TEXT OF INTERVIEW
SCOTT JAGOW: There’s no oil flowing from Russia through Belarus this morning. Russia has cut off the “friendship pipeline” as it’s called. So that means a few Europeans countries are getting stiffed on some of their oil. Our European Correspondent Stephen Beard is with us. Stephen, what’s behind this?
STEPHEN BEARD: Well this is an escalating dispute. I mean we have first of all the Russians doubling the price of natural gas that it sells to Belarus. Belarus slapped on a $45 a ton tax on Russian oil piped across its territory to Western Europe. Russia refused to pay. Belarus allegedly then started siphoning off some of that oil for its own use and the Russians shut off the whole pipeline. That of course has interrupted the flow of oil to Poland and Germany and got the European Union involved in the dispute and they Europeans are now saying, ‘enough is enough, we’ve got to stop this nonsense and we’ve got to get the oil flowing again.’
JAGOW: How has all this affected oil prices in the markets?
BEARD: Well this is really one of the most astonishing things. Oil did tick up $1 a barrel in the immediate aftermath of this story, but it’s since come down again and now drifting below $56 a barrel, which is pretty extraordinary given the fact that the world’s second-largest oil exporter has cut supplies to Western Europe. But it really does tell you something about the state of the oil market.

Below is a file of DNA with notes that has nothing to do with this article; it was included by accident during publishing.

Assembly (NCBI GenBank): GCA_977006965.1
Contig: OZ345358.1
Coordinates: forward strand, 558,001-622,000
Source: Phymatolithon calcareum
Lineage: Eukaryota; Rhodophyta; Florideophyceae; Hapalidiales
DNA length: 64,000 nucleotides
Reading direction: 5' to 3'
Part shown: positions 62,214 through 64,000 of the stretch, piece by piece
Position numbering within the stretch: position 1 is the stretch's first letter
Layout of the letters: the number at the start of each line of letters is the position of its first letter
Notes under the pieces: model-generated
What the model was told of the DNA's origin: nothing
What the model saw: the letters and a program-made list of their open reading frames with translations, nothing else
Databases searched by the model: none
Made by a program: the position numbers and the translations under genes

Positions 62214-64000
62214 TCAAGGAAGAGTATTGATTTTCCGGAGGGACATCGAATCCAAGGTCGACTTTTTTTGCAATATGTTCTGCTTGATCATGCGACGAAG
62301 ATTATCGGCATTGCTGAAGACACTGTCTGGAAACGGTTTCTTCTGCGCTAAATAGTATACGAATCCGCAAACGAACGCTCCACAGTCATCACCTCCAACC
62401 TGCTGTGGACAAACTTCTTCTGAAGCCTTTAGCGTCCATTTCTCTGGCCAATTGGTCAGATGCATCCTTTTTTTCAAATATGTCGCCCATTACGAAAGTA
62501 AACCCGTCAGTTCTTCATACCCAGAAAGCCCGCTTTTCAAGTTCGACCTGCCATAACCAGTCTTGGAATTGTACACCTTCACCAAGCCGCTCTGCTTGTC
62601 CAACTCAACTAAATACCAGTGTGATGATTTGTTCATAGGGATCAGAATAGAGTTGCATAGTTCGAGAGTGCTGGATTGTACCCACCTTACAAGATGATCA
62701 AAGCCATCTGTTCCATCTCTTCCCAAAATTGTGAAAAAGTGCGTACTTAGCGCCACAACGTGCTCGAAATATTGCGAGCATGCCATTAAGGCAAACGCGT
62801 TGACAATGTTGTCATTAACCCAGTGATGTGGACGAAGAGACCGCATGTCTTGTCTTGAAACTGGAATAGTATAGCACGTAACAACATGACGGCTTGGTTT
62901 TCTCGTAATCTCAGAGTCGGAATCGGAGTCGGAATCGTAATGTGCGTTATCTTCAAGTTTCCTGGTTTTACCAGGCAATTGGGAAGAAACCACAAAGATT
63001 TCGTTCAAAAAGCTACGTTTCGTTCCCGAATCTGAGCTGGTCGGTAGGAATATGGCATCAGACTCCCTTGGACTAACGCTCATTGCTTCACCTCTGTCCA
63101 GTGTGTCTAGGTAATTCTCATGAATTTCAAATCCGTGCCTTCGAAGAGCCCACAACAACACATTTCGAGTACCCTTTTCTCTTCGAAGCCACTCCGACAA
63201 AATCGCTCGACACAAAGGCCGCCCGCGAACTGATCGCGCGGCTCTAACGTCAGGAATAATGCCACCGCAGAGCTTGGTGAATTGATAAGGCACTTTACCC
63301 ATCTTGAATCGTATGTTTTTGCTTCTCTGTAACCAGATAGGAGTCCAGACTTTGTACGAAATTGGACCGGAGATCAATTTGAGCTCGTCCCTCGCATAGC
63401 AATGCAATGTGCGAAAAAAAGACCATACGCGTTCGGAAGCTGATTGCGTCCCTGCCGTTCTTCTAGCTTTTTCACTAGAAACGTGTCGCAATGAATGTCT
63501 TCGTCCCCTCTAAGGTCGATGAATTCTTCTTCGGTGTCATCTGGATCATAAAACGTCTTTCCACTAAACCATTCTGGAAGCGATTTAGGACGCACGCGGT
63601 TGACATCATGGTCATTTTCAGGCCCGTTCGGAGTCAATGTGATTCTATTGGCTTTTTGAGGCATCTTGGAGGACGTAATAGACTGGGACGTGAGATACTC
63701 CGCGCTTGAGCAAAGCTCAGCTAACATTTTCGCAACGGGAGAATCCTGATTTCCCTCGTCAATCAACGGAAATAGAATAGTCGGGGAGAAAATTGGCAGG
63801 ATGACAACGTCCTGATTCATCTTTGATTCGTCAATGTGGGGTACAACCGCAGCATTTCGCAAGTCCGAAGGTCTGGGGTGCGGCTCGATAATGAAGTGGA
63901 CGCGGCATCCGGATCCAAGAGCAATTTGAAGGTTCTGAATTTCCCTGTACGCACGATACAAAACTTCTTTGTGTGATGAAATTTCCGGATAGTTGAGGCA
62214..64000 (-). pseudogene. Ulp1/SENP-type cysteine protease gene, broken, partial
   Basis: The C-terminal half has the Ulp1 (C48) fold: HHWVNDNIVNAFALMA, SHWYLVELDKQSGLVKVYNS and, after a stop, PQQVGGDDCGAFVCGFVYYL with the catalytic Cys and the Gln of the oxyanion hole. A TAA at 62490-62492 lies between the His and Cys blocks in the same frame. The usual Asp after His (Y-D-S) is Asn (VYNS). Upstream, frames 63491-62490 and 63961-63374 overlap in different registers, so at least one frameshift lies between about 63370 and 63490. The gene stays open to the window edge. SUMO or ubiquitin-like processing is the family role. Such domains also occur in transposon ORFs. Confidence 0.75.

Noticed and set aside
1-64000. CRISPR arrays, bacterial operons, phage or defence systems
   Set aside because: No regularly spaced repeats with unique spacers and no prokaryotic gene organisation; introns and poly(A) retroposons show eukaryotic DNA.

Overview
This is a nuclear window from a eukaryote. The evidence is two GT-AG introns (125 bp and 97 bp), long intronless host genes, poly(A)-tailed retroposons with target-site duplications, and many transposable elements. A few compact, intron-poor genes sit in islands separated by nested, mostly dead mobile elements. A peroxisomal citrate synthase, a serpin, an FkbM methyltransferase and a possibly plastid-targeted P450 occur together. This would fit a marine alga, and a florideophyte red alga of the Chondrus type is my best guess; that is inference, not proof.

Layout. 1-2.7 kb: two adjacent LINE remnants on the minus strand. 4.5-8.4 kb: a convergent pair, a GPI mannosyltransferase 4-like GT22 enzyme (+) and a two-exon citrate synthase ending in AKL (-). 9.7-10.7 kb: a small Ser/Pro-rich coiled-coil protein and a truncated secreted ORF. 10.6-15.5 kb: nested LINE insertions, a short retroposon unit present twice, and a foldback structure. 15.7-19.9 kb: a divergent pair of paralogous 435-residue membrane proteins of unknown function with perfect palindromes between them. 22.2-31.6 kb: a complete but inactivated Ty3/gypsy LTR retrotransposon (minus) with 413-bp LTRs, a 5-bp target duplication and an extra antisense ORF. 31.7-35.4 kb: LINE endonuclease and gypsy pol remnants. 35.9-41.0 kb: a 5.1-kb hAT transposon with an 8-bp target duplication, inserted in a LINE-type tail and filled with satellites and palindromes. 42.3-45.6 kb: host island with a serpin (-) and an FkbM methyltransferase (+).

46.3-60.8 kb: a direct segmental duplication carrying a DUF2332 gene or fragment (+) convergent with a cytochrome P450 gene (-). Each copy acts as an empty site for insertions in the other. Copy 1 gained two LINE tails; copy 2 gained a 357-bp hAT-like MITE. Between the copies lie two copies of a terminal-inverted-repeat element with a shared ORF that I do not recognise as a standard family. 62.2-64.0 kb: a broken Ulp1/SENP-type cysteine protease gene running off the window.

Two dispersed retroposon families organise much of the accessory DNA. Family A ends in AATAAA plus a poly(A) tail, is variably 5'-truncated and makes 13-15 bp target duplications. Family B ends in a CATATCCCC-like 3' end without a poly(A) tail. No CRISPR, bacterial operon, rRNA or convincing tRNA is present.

JAGOW: Well what does it tell us?
BEARD: It tells us that there’s a heck of a lot of oil sloshing around the system. And it’s very interesting, this is really beginning to worry OPEC. We have the cartel cutting output, well now you’ve got OPEC talking about not just cutting output but cutting investment in infrastructure.
JAGOW: Alright Stephen thanks a lot.
BEARD: OK Scott.
JAGOW: Our European correspondent Stephen Beard in London.
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